How to Make Food Last Longer
The issue of food waste is a hot topic, and it’s no wonder why. Research shows that we Americans waste between 15 and 25 percent of the food we purchase. Imagine tossing one out of every four grocery bags right into the trash! However, there are simple things you can do to make some of your favorite healthy foods last longer.
You may have bought an avocado, opened it and found that it was unripe. To allow it to continue to ripen, sprinkle the exposed flesh with citrus juice (like lemon or lime), place the two halves together, cover tightly with clear plastic wrap, and refrigerate. What about extra avocado that’s already ripe? To store, sprinkle the flesh with citrus juice, place in an airtight container or tightly cover in clear plastic wrap, and store in the refrigerator for 1 day.
Once you open a package of nuts, the shelf life is about 2 weeks. The fat within the nuts can go rancid more quickly once the package is opened. To make nuts last longer, store them in the refrigerator or freezer.
In order to reduce food waste, don’t toss those stems! The chard leaves can be used just like spinach in pasta dishes, omelets or soup. The stems can be substituted for vegetables like asparagus and broccoli in a stir-fry or soup, or sauteed in a touch of olive oil and garlic.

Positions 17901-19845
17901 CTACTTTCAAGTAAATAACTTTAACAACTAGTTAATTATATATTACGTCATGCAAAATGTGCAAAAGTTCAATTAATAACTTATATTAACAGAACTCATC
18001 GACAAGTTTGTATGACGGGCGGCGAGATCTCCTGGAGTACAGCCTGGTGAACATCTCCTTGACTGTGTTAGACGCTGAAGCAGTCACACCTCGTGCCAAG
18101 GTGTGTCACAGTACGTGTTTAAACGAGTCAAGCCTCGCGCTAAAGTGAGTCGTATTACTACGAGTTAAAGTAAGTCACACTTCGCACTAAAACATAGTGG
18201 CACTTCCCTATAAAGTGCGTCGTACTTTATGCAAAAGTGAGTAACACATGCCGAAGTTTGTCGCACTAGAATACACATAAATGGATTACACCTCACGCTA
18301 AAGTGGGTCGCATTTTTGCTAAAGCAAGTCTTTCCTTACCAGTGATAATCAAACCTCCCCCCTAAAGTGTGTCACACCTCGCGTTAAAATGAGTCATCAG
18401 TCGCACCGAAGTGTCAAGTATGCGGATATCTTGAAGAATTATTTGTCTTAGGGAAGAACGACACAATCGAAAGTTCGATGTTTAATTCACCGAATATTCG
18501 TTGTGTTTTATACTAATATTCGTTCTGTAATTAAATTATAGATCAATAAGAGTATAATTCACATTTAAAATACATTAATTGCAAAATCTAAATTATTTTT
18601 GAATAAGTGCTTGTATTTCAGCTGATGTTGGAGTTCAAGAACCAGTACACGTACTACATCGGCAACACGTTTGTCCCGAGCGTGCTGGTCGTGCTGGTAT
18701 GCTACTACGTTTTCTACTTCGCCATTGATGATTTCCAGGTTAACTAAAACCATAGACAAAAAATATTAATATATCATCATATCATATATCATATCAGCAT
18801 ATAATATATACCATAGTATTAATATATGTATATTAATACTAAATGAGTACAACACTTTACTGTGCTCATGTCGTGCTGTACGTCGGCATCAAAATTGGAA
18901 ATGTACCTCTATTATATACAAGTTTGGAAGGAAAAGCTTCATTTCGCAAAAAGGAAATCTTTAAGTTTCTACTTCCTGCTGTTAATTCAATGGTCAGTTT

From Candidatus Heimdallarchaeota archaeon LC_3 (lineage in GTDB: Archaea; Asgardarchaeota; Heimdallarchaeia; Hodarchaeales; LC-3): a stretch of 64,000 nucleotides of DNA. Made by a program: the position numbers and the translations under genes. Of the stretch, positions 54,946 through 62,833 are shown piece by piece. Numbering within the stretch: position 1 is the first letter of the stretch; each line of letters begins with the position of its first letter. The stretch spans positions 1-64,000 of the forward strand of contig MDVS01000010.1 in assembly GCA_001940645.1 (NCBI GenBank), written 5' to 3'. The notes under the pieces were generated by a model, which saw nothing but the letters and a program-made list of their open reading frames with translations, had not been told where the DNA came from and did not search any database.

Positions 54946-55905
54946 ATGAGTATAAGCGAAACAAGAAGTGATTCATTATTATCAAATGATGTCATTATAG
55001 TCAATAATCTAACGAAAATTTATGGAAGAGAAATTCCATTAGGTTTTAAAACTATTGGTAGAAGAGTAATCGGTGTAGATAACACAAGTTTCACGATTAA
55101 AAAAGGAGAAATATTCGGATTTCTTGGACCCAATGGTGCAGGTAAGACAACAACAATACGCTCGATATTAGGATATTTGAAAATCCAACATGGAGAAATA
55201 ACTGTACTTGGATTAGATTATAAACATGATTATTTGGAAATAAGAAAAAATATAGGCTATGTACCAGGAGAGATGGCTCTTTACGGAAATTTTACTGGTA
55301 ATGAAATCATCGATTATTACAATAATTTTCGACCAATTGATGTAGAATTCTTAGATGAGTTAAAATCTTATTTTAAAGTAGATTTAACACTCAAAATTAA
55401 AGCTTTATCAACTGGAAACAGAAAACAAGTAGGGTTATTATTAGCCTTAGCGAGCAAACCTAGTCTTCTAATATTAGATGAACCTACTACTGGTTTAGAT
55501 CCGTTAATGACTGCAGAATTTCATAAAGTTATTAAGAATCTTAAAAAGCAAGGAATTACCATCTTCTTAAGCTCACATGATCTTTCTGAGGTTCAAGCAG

This is another veggie where you can use more than the flesh in your dishes. Roast, boil or steam beets and toss them over a spinach salad, blend them into smoothies or puree them into dips. Beet greens can be cooked just like spinach or Swiss chard. You can steam or saute them and add them into stew, soup, pasta or grain dishes.
Soft cheeses like Brie and goat cheese need to be consumed quickly. When it comes to a hard cheese like Parmesan, however, it’s a whole other story. To make it last for months, take the hard cheese out of its original packaging, then wrap in parchment paper and foil. Further, if you find mold growing on hard cheese, you don’t have to toss it. Instead, cut off 1 inch (about the size of a quarter) around the mold and you can continue enjoying your cheese!
Your herbs can last longer if you treat them like flowers. That means dry and then trim the stems, then place in a glass of water and cover with a plastic bag or paper towel. Store in the refrigerator and change the water daily. If you find yourself with just too many fresh herbs, chop and freeze them!
Raw eggs can last in the refrigerator for up to 5 weeks. However, do not store them in the door (it’s the warmest part of the refrigerator). Instead, place them in the coolest part of the refrigerator, which is by the back. Also, store eggs in their original container. There’s no need to wash them before use, as they have been prewashed.
Toby Amidor, MS, RD, CDN, is a registered dietitian and consultant who specializes in food safety and culinary nutrition. She is the author of The Greek Yogurt Kitchen: More Than 130 Delicious, Healthy Recipes for Every Meal of the Day.